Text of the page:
Lightning in a bottle

We caught lightning in a bottle while in Hiroshima and boy…did it burn bright.

Some trips simply develop their own pace based on a variety of obstacles, barriers and challenges and then, on some days, everything simply comes together to create a lasting set of memories. For the “Canadian Four” trekking across Japan, like a jigsaw puzzle, pieces fell into place in Hiroshima and the least hyped stop on our trip  turned out  to be the best one thus far.

We were expecting sombre and sobering experiences while here in this city that literally raised itself from A-bomb ashes. We even expected a healthy dose of skeptical looks cast our way thanks to Americas lasting and dark legacy here. Instead, we met a community, not a city, but a community of people that were as welcoming as could be.  They were real people, no pretension, no arrogance, every where you turned, welcoming glances were returned and conversation was easy.

Japan has been awesome but no place has felt like home as Hiroshima did, go figure. We visited it for a history lesson and received a life lesson, you can pick yourself and rise above those who knock you down.

Experiencing a city on foot, in the trenches of everyday life, is always the most rewarding way to explore a new place and Hiroshima just gave us kilometres upon kilometres of new streets to explore. The frenzy of Tokyo is not here. The cultural haze of Kyoto not here either. Instead, Hiroshima motors along at 1.4 million people as a hard working city and the most open minded  of them all.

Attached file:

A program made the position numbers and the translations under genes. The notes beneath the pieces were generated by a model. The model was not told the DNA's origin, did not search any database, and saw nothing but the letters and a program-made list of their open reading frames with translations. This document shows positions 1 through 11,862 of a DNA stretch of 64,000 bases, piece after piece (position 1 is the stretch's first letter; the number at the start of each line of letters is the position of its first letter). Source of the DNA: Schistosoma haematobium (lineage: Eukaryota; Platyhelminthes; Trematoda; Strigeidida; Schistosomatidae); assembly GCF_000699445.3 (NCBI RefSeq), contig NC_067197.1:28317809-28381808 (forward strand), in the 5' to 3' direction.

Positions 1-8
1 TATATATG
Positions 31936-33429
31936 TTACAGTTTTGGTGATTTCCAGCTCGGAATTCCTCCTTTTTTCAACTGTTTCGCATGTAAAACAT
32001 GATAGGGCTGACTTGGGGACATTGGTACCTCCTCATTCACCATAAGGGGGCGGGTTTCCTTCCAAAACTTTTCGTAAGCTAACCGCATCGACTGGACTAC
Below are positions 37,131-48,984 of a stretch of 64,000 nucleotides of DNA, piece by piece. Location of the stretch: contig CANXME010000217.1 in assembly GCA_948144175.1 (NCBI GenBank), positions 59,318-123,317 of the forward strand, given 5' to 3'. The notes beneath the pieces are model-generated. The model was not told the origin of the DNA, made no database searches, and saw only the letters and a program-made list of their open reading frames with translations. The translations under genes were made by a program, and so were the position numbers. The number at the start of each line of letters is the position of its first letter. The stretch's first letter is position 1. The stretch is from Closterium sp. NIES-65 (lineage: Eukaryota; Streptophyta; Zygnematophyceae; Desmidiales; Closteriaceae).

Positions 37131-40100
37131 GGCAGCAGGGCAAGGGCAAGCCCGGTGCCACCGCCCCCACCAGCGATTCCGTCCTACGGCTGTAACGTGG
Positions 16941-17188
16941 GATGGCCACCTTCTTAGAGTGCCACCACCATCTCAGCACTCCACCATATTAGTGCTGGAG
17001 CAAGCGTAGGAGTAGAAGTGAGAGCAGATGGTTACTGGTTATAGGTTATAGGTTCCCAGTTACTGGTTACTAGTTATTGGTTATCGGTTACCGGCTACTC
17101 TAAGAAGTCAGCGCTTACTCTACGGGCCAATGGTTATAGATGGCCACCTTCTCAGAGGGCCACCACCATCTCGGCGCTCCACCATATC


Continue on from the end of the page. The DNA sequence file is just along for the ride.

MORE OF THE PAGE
We took in all the sad and stomach-turning historical sights, the viciousness of that A bomb dropped here is hard to fathom when you are surrounded by a vibrant city. To think one nation would unleash such terror  on another is even harder to understand.

On to a Hiroshima Carp baseball game, now that was a surreal experience, Japanese baseball. Fans chanting and cheering for nine innings straight but always respectful of one another. When the opposing teams fans cheered, the home team fans would wait until they were done and then begin their noise. So much more to write about this experience alone…

Then, Hiroshima at night…wow, what a throbbing heart beat it has. Side alleys alight in gaudy neon and main drags full of people but never a sense of impending danger, just impending fun and celebration….

there is just so much more, so much more…but that happens when you catch lightning in a bottle.

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